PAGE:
Returning Network stability problems on R710 servers and BCM5709

Carlson, Timothy S Timothy.Carlson at
Wed Feb 3 08:30:34 CST 2010

I've moved away from the RHEL/Centos driver and have gone directly to the bnx2 driver from Broadcomm.

dmesg | grep bnx
Broadcom NetXtreme II Gigabit Ethernet Driver bnx2 v1.9.20b (July 9, 2009)
bnx2: eth0: using MSI

That driver seems stable for me. I was seeing your things similar to your problem and this driver fixed things right up for me.

You'll need to download that driver and rebuild it from the SRPM. You'll also need to rebuild the driver for each kernel update which is a pain.


-----Original Message-----
From: linux-poweredge-bounces at [mailto:linux-poweredge-bounces at] On Behalf Of James Sparenberg
Sent: Wednesday, February 03, 2010 1:08 AM
To: linux-poweredge at
Subject: Returning Network stability problems on R710 servers and BCM5709


   I'm referencing an earlier thread from last Sept.

   In it there was a discussion related to stability problems with the Broadcom BCM5709 on a Dell r610, where there would be a loss of connectivity for new connections but existing connections, or all connections of a different protocol passed.

For example.  Just now I lost the ability to ping eth0, or get NIS authentication on that IP, I also lost the ability to get TFTP connections via the eth1 address.  However at the same time DHCP is running against eth1, and SNMP NTP and HTTP over port 10000 (webmin) where merrily working quite well on eth0.  

OS CentOS 5.4 

kernel   2.6.18-164.10.1.el5 SMP x86_64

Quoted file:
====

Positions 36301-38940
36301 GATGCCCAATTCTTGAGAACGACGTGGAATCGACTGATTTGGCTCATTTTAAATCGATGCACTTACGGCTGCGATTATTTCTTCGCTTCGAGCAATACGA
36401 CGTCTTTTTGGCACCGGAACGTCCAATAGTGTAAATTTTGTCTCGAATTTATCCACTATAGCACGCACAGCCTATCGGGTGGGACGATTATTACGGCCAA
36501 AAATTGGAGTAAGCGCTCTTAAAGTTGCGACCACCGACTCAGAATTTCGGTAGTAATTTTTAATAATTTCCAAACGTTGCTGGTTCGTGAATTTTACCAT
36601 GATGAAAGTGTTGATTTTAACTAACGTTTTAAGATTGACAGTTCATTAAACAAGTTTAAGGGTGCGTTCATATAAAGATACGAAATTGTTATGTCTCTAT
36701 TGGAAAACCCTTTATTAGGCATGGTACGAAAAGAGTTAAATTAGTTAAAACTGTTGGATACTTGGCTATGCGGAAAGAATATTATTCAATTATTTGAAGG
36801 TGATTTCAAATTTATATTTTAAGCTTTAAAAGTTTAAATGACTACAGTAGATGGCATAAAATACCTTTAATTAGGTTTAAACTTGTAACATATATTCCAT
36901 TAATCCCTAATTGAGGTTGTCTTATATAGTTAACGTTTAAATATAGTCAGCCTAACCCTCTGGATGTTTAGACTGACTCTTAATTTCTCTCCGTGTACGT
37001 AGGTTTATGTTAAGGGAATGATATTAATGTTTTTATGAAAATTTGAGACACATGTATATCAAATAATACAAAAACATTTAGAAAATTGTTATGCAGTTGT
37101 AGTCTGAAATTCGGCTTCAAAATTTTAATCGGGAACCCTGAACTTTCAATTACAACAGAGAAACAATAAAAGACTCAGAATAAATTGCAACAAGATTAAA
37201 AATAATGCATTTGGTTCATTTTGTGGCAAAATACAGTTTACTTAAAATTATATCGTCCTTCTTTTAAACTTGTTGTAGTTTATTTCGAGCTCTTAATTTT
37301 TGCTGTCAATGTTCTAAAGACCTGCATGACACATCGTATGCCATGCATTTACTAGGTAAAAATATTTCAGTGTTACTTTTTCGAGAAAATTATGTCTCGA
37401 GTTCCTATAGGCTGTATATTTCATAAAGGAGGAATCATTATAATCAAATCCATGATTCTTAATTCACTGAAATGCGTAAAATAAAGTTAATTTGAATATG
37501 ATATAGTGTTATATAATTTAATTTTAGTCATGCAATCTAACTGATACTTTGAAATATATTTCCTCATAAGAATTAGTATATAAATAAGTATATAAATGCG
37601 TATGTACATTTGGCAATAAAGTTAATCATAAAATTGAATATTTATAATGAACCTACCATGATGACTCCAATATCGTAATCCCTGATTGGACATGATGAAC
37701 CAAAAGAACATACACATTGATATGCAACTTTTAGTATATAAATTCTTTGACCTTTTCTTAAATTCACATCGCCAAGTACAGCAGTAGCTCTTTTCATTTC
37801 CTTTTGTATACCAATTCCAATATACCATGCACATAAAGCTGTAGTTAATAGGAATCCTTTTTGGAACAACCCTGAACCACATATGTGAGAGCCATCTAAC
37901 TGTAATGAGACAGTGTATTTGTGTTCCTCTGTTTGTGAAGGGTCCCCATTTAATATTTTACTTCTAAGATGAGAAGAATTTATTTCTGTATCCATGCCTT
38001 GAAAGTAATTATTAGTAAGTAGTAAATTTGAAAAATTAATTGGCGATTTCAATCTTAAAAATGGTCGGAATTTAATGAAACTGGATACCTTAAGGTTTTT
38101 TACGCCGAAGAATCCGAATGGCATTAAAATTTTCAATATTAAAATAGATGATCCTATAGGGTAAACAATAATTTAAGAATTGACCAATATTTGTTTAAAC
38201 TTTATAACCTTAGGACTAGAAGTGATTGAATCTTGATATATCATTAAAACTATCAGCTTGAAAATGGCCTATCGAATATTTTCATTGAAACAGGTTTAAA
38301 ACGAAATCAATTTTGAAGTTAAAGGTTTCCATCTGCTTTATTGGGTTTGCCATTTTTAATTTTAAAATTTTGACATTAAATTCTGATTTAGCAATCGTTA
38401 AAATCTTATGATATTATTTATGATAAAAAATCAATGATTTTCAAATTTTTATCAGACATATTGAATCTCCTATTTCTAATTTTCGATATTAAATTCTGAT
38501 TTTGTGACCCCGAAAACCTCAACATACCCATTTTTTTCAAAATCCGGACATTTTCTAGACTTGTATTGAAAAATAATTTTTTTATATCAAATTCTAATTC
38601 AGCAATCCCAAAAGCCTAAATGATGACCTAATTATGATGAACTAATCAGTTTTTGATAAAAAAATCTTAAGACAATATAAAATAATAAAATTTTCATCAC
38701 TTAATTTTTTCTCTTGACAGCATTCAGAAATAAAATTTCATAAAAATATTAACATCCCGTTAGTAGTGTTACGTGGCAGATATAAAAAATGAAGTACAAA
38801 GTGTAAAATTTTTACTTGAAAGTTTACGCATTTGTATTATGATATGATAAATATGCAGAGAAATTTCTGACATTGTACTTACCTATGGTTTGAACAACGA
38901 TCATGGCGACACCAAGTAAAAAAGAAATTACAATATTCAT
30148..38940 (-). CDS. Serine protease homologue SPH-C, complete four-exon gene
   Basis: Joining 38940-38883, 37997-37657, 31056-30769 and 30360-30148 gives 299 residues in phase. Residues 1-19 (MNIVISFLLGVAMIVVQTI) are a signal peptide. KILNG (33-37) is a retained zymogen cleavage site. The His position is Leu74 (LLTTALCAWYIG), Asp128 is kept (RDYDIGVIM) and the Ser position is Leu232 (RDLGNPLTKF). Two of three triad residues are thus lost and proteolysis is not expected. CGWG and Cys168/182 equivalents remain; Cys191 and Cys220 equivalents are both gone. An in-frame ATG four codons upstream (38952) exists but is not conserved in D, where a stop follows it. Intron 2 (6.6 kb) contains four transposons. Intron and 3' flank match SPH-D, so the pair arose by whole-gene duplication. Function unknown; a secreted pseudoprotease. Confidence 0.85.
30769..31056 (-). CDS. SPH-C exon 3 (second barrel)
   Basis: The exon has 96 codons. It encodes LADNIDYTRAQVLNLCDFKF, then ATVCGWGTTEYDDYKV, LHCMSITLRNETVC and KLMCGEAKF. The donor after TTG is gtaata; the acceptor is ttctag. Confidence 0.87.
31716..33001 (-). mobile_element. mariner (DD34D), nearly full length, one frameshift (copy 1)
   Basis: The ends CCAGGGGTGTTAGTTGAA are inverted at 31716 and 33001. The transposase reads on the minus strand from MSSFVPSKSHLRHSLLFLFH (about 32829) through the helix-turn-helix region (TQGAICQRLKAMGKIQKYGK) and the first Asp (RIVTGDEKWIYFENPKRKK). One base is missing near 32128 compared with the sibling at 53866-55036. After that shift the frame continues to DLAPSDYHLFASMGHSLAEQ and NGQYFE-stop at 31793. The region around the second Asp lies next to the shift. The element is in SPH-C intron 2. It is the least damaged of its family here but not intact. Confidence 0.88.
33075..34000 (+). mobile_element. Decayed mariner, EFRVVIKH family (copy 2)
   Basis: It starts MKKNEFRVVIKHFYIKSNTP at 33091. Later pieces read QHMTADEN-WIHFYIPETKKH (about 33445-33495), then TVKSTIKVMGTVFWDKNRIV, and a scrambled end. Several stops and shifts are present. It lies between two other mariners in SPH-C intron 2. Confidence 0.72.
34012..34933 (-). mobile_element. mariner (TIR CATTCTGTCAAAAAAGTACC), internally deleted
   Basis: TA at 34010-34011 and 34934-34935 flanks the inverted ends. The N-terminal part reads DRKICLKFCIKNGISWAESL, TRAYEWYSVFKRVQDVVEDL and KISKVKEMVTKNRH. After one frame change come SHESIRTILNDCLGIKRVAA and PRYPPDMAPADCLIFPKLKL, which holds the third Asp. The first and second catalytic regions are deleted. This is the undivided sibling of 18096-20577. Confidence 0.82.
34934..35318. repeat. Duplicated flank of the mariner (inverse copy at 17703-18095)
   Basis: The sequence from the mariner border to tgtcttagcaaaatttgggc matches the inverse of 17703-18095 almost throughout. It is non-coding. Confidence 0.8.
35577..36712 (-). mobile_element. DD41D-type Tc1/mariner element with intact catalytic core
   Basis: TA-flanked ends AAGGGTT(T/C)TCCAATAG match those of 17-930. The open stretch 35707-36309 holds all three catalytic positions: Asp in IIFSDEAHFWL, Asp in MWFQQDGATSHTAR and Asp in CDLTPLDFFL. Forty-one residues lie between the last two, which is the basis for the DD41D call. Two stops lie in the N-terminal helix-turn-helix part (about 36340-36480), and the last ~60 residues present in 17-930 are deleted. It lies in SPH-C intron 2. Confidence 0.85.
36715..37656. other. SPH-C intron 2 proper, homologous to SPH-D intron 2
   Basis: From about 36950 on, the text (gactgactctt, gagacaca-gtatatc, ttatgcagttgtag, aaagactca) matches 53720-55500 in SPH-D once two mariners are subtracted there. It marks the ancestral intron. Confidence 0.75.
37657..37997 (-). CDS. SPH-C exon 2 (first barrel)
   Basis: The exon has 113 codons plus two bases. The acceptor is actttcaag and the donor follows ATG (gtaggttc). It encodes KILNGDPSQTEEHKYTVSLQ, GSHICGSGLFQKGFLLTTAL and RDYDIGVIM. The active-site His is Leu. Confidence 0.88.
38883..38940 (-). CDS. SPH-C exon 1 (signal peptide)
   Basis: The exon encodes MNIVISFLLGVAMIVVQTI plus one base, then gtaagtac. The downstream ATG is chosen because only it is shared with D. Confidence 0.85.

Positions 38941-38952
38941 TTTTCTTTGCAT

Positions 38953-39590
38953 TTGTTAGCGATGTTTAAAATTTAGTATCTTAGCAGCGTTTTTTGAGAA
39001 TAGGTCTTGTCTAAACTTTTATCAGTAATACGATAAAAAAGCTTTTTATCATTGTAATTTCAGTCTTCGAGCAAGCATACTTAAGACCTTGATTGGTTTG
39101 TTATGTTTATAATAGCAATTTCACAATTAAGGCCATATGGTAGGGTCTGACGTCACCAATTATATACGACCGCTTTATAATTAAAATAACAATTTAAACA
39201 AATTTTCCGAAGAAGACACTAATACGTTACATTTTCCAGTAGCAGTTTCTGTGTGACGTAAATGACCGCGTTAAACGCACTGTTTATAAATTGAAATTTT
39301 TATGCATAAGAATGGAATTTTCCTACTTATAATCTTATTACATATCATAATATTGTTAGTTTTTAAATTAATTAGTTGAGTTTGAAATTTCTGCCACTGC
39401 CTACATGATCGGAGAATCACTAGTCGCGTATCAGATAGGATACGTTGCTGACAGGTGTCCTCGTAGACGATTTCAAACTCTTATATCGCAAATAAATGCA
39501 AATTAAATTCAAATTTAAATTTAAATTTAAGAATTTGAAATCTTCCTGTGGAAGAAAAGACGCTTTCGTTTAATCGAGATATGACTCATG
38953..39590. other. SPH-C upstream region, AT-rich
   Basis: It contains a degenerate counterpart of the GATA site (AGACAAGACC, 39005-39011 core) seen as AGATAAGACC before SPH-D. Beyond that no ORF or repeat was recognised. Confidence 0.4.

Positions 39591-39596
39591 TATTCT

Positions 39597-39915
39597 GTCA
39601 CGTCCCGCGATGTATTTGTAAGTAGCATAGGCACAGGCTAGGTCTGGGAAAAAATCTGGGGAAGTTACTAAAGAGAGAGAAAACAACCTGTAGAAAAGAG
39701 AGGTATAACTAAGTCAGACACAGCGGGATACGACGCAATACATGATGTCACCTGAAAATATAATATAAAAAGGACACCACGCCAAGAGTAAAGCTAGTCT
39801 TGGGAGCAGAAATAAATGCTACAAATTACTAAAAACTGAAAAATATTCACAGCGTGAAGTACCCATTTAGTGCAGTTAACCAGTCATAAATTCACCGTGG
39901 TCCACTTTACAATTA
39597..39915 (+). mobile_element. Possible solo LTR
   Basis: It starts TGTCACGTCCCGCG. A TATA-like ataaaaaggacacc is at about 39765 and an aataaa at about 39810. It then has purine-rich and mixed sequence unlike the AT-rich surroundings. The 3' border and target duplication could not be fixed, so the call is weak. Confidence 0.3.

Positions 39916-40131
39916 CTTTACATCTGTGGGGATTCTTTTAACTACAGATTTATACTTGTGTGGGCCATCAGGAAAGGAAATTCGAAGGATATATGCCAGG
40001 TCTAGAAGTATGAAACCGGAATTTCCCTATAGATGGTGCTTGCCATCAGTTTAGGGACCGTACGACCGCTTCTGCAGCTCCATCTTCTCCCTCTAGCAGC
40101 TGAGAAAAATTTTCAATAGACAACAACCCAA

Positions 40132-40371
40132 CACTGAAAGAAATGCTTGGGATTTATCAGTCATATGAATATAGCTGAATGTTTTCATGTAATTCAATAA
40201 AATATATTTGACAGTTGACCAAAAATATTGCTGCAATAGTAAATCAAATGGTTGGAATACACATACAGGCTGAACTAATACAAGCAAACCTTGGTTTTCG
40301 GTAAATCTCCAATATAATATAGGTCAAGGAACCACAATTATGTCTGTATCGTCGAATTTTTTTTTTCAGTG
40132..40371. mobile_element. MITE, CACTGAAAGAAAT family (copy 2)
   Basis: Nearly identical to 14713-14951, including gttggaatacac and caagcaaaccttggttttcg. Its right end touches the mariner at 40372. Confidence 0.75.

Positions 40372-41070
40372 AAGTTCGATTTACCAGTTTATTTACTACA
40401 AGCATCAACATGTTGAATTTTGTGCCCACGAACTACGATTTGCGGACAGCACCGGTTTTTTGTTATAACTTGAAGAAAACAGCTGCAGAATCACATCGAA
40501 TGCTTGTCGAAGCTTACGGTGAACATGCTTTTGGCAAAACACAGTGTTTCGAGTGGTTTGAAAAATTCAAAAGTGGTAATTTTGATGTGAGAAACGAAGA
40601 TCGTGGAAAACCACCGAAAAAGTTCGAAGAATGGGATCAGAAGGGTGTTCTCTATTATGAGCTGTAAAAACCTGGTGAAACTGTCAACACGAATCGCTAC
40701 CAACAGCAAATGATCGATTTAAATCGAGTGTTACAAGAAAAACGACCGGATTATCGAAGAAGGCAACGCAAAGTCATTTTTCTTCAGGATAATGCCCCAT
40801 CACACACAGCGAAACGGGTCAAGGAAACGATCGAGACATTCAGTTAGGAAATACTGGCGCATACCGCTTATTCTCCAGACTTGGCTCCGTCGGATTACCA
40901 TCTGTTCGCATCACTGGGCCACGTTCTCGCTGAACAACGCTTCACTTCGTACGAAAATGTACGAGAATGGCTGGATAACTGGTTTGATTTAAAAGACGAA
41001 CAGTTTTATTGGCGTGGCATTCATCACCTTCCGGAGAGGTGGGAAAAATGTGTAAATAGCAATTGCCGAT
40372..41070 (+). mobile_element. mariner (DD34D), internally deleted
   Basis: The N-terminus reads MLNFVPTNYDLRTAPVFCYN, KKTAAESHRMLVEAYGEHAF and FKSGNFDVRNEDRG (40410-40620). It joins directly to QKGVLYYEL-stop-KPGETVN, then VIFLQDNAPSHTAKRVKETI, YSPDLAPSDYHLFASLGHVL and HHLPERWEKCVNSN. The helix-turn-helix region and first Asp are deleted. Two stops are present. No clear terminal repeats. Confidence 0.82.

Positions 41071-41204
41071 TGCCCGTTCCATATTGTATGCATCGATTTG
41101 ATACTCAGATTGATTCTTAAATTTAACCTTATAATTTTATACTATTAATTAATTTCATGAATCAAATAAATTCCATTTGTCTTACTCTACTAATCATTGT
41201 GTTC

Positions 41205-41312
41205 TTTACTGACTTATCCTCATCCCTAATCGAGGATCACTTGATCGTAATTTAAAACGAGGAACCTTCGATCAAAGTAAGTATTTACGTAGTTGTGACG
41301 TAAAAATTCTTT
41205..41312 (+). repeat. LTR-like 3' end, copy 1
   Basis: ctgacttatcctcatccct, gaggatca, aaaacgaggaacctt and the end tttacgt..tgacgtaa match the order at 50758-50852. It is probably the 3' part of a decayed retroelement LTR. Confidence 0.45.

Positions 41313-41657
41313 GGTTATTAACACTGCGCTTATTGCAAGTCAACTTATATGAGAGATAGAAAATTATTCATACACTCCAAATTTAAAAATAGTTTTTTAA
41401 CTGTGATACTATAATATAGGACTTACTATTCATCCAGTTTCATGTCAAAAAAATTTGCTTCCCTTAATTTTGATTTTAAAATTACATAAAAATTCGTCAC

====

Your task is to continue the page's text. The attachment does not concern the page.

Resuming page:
Kernel module bk2 

modinfo output 

filename:       /lib/modules/
version:        1.9.3
license:        GPL
description:    Broadcom NetXtreme II BCM5706/5708/5709/5716 Driver
author:         Michael Chan <mchan at>
srcversion:     1040A42F87B8BE8A019736C
alias:          pci:v000014E4d0000163Csv*sd*bc*sc*i*
alias:          pci:v000014E4d0000163Bsv*sd*bc*sc*i*
alias:          pci:v000014E4d0000163Asv*sd*bc*sc*i*
alias:          pci:v000014E4d00001639sv*sd*bc*sc*i*
alias:          pci:v000014E4d000016ACsv*sd*bc*sc*i*
alias:          pci:v000014E4d000016AAsv*sd*bc*sc*i*
alias:          pci:v000014E4d000016AAsv0000103Csd00003102bc*sc*i*
alias:          pci:v000014E4d0000164Csv*sd*bc*sc*i*
alias:          pci:v000014E4d0000164Asv*sd*bc*sc*i*
alias:          pci:v000014E4d0000164Asv0000103Csd00003106bc*sc*i*
alias:          pci:v000014E4d0000164Asv0000103Csd00003101bc*sc*i*
vermagic: SMP mod_unload gcc-4.1
parm:           disable_msi:Disable Message Signaled Interrupt (MSI) (int)
parm:           enable_entropy:Allow bnx2 to populate the /dev/random entropy pool (int)
module_sig:     883f3504b47af9bd3b84a368dd51f2112b6b90a0ed1bac15e1b94720602336594dc65775db83c460991575cc8694cf9c03aca6e623e0950281e5094

So you can see that the version I have exceeds the version said to be stable in the prior thread.  BTW this chassis is about 1 month old so it should (but unverified) have the latest BIOS. 

Ironic part.  Same model running the same version/kernel of CentOS (kick start install so all my boxes are the same) is running some load testing pushing millions of sessions and billions (soaking 4 1G nics) of packets without a hitch in our LAB, testing out equipment, yet, this box which has a relatively low throughput is the one that locks up.  

Any thoughts or suggestions would be appreciated.  So far nothing in normal logs so I'm going to turn some additional logging on.

James Sparenberg

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